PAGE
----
Understanding the Employer’s Form W-3
At the beginning of every year, most Americans receive a Form W-2 for their previous year’s work. And every year, we all file our taxes using this important form. If you’ve ever wondered what an employer’s side of this process is, it all starts with a Form W-3. So what is a Form W-3?
Form W-3 is essentially the total and final product of the employee’s W-2s. Items from individual employee’s W-2s are added up to create the employer’s tax form. Even if you’re one of the many business owners that outsource the task of W-3 transmittals and tax filing to an accountant or CPA, it’s good to understand the W-3 process. Let’s start by answering our original question.
What is a Form W-3?
As we briefly mentioned, the Form W-3 is essentially the employer’s version of the W-2. Just as employees have taxes, there are employer-side taxes as well. Along with this, employers also have to pay the “employer-side” portion of employee’s taxes.
While the Form W-2 facilitates an employee’s income taxes, the Form W-3 is the transmittal form for all of the W-2s. While copies of the Form W-2s go to employees, an additional copy is sent to the Social Security Administration. The Form W-3 accompanies these forms as well. It’s important to note that this is sent to a separate institution from the IRS. Most people associate any and all taxes with the IRS, but that’s not always the case.
Who Has to File Form W-3?
In general, if you have employees in your business that receive a W-2, you’ll have to file the Form W-3 as well. As we just mentioned, the W-3 is the transmittal form for sending copies of your employee’s Form W-2s. So, these forms go hand-in-hand. The deadline for filing both forms (your W-3 and copies of employee’s W-2s) is the same day – January 31st of the following year.
So, the deadline for filing both forms for 2020 with the Social Security Administration is January 31st, 2021.
The Sections Of A Form W-3
Now that we’ve covered what a W-3 actually is, let’s explore the different sections and steps of completing the form. Remember that the W-3 is the transmittal form when sending in your employee’s Form W-2s. This will make more sense as we get into the details of the information requested on the Form W-3.
First off, like the W-2, the W-3 must be printed on the correct form and with the correct year. This is the first thing to double-check that your W-3 is up to snuff. This is arguably the easiest step to complete, so after this, you may need to entrust your tax preparations and filings with a professional, but we’ll cover this a little later.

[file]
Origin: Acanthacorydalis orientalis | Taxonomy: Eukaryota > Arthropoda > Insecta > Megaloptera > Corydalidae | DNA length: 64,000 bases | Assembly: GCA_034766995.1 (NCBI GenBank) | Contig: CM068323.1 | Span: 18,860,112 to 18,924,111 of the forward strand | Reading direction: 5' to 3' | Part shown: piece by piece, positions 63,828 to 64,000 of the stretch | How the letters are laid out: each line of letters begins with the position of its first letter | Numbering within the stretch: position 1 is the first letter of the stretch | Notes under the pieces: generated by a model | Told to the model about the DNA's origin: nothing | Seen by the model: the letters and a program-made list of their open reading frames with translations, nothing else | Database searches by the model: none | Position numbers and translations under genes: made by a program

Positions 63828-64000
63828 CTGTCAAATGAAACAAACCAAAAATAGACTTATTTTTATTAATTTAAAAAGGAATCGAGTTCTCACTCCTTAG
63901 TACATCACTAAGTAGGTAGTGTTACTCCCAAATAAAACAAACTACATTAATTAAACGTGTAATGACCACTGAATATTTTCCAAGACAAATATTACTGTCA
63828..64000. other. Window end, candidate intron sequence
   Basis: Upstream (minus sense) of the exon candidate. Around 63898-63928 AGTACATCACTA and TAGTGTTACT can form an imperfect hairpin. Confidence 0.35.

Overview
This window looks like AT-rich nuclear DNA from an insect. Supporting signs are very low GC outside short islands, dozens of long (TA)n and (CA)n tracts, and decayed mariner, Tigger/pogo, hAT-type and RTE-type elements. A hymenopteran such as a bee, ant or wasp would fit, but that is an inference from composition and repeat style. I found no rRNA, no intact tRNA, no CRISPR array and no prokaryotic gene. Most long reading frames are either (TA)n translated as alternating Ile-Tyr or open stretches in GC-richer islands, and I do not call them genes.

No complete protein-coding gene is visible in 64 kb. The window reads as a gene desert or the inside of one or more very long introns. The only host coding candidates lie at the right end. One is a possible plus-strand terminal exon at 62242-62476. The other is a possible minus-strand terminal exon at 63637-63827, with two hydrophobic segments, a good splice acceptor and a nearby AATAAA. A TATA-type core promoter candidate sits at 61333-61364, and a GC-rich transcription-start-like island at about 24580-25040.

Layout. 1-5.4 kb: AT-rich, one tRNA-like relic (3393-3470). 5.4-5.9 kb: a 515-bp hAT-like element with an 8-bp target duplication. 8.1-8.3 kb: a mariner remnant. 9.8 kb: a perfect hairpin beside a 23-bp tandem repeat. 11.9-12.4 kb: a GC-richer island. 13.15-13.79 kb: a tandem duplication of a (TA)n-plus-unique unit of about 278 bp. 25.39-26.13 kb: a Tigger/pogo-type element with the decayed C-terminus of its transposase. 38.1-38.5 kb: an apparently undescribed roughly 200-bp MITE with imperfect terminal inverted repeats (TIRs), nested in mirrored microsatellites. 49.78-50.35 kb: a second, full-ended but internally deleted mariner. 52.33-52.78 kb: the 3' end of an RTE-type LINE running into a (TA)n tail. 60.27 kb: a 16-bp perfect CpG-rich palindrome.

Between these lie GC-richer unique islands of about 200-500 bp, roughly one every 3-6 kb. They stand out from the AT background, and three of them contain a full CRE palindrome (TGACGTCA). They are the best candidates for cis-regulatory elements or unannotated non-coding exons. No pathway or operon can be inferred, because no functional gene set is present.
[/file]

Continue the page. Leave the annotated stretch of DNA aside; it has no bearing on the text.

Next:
Let’s start with the beginning of the form – your employer information.
Boxes A-H compile the employer’s information.
Box A: Optional Control Number
This optional box is for the business’s internal use. Think of it similar to a company using purchase order numbers for internal tracking.
Box B: Kind of Payer and Kind of Employer
While this section isn’t hard, its important that you fully understand what type of filer/entity your business is. If you’re unsure about being a household employer or a 941, reach out to a CPA or double check your information.
- Kind of Payer: There are a few ways to fill out this box. The type of payer also depends on your filing status. The 941 is the most commonly used option, as many employers file their federal tax returns on a quarterly basis. The size and industry of your business will also come into play. For example, a single owner S-Corp could easily get away with filing their taxes on an annual basis instead of quarterly.
- Kind of employer: If your business isn’t a government entity or a qualifying non-profit, simply check the “none apply” box. Otherwise, select which entity you are out of the available options.
The additional options in Box B (Kind of Payer) are explained in the table below:
|941||The 941 is an employer’s quarterly Federal Tax Return. This is the most commonly used option.|
|943||The 943 is the Employer’s Annual Tax Return for Agricultural Employees.|
|944||File 944, is an employer’s annual Federal Tax Return.|
|Military||This option is for military employers filing Form W-2s for uniformed service members.|
|CT-1||The CT-1 is used by railroad employers that are covered under the Railroad Retirement Tax Act.|
|Household Employee||If you’re a household employer, and you do not include the household employees’ taxes on Form 941 or Form 943.|
|Medicare Government Employee||This option applies to companies that are: a U.S., state, or local agency.|